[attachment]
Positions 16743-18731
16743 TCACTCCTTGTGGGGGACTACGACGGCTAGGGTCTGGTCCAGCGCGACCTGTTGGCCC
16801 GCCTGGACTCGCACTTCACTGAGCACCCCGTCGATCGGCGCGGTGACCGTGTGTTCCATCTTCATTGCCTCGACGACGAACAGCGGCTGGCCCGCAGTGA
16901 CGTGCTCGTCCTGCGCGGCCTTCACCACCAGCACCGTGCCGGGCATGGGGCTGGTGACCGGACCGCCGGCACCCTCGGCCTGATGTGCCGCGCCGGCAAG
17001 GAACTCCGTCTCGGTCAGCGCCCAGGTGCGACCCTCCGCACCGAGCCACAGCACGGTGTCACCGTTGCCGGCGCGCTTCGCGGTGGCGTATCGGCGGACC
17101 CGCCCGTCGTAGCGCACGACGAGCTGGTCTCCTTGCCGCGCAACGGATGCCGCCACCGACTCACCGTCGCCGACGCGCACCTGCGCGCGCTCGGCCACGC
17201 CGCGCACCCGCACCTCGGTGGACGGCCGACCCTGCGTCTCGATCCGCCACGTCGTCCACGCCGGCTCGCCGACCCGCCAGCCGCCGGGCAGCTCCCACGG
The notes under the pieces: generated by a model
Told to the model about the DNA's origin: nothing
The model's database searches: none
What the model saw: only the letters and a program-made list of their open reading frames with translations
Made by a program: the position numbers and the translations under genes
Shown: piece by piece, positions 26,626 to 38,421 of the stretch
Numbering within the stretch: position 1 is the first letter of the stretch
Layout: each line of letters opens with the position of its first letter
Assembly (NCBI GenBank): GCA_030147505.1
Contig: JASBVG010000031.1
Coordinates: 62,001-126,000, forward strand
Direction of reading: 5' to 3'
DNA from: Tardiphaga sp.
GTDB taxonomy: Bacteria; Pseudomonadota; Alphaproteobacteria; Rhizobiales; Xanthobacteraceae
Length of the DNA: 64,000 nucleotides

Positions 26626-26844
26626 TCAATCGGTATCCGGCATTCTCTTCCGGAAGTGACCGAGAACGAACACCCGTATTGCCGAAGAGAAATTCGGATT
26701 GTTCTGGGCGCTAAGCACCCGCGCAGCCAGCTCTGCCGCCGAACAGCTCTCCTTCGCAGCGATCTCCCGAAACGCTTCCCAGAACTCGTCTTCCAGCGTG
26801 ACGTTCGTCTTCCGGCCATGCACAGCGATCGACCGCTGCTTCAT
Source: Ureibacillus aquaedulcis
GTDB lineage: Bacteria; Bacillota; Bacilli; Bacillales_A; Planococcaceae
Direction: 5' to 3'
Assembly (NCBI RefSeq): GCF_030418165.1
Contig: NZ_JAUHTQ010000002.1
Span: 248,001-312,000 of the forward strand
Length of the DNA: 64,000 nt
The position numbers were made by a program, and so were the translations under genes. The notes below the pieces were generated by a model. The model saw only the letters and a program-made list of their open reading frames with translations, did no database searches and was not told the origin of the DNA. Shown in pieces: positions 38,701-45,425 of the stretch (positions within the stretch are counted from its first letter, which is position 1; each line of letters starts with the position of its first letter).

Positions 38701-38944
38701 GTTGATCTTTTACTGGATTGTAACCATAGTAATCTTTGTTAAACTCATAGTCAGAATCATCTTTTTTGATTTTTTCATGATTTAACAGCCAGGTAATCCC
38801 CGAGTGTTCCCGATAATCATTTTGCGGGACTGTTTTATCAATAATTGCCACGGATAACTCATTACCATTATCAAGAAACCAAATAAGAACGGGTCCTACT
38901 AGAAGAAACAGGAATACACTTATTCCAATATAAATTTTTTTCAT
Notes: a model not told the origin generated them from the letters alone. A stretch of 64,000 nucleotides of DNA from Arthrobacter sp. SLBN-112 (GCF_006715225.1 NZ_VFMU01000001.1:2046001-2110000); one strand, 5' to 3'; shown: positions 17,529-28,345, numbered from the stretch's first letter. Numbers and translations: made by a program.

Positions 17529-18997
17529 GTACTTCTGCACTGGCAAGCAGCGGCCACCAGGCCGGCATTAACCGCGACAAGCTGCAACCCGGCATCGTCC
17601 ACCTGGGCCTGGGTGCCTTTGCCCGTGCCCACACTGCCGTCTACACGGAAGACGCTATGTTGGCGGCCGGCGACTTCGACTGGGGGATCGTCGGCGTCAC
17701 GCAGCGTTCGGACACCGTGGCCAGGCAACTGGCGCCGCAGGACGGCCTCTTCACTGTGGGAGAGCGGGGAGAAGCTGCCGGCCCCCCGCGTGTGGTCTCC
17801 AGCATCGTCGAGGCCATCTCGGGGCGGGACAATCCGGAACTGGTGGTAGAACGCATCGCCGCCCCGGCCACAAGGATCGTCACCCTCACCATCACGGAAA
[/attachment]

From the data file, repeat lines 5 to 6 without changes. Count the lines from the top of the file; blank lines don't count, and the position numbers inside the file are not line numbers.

17001 GAACTCCGTCTCGGTCAGCGCCCAGGTGCGACCCTCCGCACCGAGCCACAGCACGGTGTCACCGTTGCCGGCGCGCTTCGCGGTGGCGTATCGGCGGACC
17101 CGCCCGTCGTAGCGCACGACGAGCTGGTCTCCTTGCCGCGCAACGGATGCCGCCACCGACTCACCGTCGCCGACGCGCACCTGCGCGCGCTCGGCCACGC